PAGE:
MN-8: Survey USA (10/16-19; 650 MN-8 registered voters) released a new poll of the Iron Range congressional district, and the results are surprising. In a re-match of a 2014 campaign that was decided by less than one percentage point, the S-USA data finds challenger Stewart Mills (R) leading Rep. Rick Nolan (D-Crosby/Duluth) by a 45-41% margin. Though this district is heavily Democratic, the mining and mineral extraction issues are dominant. Therefore, Donald Trump leads here by an even bigger margin than Mills, 47-35%.

NE-2: In a potential GOP conversion race, a new North Star Opinion Research survey (10/22-24; sampling group size not released) finds GOP retired Air Force General Don Bacon now leading freshman Rep. Brad Ashford (D-Omaha), 48-44%. Prior to Ashford winning in 2014, the seat had been in Republican hands for eight consecutive terms in the person of former Rep. Lee Terry (R-Omaha).

NY-19: A Public Policy Polling survey for Democrat Zephyr Teachout’s campaign (10/23-24; 1,218 NY-19 registered voters via interactive voice response system) gives the Democratic nominee a 44-41% edge over former state Assembly Minority Leader John Faso (R) in their battle to replace retiring Rep. Chris Gibson (R-Kinderhook). This is a Democratic conversion opportunity race.

UT-4: The Doug Owens (D) challenger campaign released the results of their Anzalone Liszt Grove survey (10/11-13; 500 UT-4 likely voters) even though it shows their candidate trailing incumbent Rep. Mia Love (R-Saratoga Springs) by a substantial margin. According to the Democratic data, Republican Love leads, 50-40%. The poll was released to show the race closer than previously published surveys.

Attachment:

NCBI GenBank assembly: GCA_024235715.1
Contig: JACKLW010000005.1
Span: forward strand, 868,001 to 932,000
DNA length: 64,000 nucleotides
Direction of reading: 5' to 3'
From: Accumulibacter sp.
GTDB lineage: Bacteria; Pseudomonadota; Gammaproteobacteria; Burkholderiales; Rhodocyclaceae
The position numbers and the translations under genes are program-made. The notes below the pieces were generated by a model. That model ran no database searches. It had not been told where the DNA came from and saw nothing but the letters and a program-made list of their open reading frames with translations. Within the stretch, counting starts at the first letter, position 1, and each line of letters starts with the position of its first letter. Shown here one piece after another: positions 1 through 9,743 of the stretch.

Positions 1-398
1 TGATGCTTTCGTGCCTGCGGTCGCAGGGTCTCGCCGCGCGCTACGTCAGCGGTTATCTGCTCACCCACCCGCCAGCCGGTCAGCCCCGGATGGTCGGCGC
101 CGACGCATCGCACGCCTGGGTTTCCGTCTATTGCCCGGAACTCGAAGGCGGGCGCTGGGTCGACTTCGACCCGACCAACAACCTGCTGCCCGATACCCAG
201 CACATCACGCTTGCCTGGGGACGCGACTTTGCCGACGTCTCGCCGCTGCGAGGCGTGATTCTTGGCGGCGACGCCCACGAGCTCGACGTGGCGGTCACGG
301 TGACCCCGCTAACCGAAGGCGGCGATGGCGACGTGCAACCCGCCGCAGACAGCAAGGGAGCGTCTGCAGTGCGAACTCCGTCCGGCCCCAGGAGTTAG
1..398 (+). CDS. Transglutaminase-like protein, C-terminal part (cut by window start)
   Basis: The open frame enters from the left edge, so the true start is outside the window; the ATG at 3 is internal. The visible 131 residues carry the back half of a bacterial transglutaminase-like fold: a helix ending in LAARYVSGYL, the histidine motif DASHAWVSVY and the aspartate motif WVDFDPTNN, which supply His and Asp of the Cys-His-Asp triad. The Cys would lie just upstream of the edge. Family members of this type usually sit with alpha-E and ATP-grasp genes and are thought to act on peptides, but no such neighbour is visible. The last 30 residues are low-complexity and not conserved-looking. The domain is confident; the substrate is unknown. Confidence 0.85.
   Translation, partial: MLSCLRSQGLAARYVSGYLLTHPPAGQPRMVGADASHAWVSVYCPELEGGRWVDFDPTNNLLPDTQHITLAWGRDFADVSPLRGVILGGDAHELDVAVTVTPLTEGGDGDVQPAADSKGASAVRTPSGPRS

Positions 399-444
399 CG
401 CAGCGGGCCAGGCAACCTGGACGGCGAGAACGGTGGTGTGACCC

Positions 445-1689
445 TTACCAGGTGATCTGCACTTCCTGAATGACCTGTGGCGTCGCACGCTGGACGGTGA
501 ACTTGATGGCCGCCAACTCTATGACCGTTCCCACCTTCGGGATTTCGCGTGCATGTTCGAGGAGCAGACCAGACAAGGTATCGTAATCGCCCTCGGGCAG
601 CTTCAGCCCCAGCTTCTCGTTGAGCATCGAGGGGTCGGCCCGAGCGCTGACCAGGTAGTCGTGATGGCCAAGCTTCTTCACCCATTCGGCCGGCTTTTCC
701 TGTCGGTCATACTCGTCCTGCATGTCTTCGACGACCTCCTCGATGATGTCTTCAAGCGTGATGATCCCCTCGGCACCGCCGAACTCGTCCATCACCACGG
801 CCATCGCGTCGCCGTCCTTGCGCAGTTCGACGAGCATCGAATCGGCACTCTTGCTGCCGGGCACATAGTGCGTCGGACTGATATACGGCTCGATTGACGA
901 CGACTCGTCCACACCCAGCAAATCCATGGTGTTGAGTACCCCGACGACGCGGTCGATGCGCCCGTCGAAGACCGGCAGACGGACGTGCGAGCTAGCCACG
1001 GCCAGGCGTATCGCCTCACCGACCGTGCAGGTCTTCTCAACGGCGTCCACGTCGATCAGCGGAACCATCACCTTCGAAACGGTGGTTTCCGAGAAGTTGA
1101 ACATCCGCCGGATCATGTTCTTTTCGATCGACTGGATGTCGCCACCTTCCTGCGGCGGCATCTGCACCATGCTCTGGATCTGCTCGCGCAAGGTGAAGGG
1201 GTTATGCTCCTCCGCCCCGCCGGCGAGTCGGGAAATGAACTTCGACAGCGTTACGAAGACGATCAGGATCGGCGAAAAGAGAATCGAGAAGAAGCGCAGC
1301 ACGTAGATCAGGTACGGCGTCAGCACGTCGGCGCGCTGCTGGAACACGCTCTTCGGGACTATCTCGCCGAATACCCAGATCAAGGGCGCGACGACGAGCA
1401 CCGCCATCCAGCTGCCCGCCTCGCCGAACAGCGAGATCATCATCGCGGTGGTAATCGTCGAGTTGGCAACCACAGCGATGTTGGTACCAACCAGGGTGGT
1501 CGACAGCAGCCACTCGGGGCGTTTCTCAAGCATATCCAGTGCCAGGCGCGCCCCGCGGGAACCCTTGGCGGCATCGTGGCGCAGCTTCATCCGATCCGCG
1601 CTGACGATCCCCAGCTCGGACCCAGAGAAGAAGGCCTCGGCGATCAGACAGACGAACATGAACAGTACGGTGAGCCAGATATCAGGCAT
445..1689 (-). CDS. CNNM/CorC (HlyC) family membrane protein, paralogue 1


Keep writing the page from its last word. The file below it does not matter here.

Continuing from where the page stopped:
Missouri: Remington Research (10/23-25; 2,559 MO likely voters via interactive voice response system) finds the Show Me State Governor’s race tightening. This data suggests Republican former Navy SEAL Eric Greitens is pulling to within a 45-47% margin of Attorney General Chris Koster (D). The two are competing for the opportunity to replace term-limited Gov. Jay Nixon (D), who is ineligible to seek a third term.

North Carolina: We continue to see disparate polling results from the Tar Heel State Governor’s race, which is one of the most surveyed states in the country. The latest three, from Monmouth University (10/20-23; 402 NC likely voters), New York Times/Siena College (10/20-23; 792 NC likely voters) and Public Policy Polling (10/21-22; 875 NC likely voters) finds Gov. Pat McCrory (R) leading Attorney General Roy Cooper by one point in the Monmouth survey, but trailing by six and two points in the NYT/Siena and PPP polls. North Carolina continues to project as one of the Democrats’ best chances to unseat a GOP Governor.

Vermont: A new local Burlington WCAX television poll (Braun Research; 10/20-22; 603 VT likely voters) released the second consecutive Vermont gubernatorial poll that shows Republican Lt. Gov. Phil Scott leading the open race to succeed retiring Gov. Peter Shumlin (D). The polling results find Mr. Scott leading former state Labor Secretary Sue Minter (D), 47-40%. The margin is much stronger than the 39-38% split reported from an earlier survey. Though Vermont is heavily Democratic, Republicans can still win elections here, so the fact that the GOP nominee would be leading this particular race is not altogether astonishing. Two years ago, Gov. Shumlin failed to reach majority support, thus forcing his bid for re-election into the state legislature.

Washington: The University of Washington just released the results of their extensive poll conducted during the October 6-13 period of 750 registered voters. The data finds Republican gubernatorial nominee Bill Bryant closing the gap between he and Gov. Jay Inslee (D), who is seeking a second term. According to this survey, Inslee’s margin over Bryant is only 46-42%, going to 51-45% when “leaners” are added to the totals.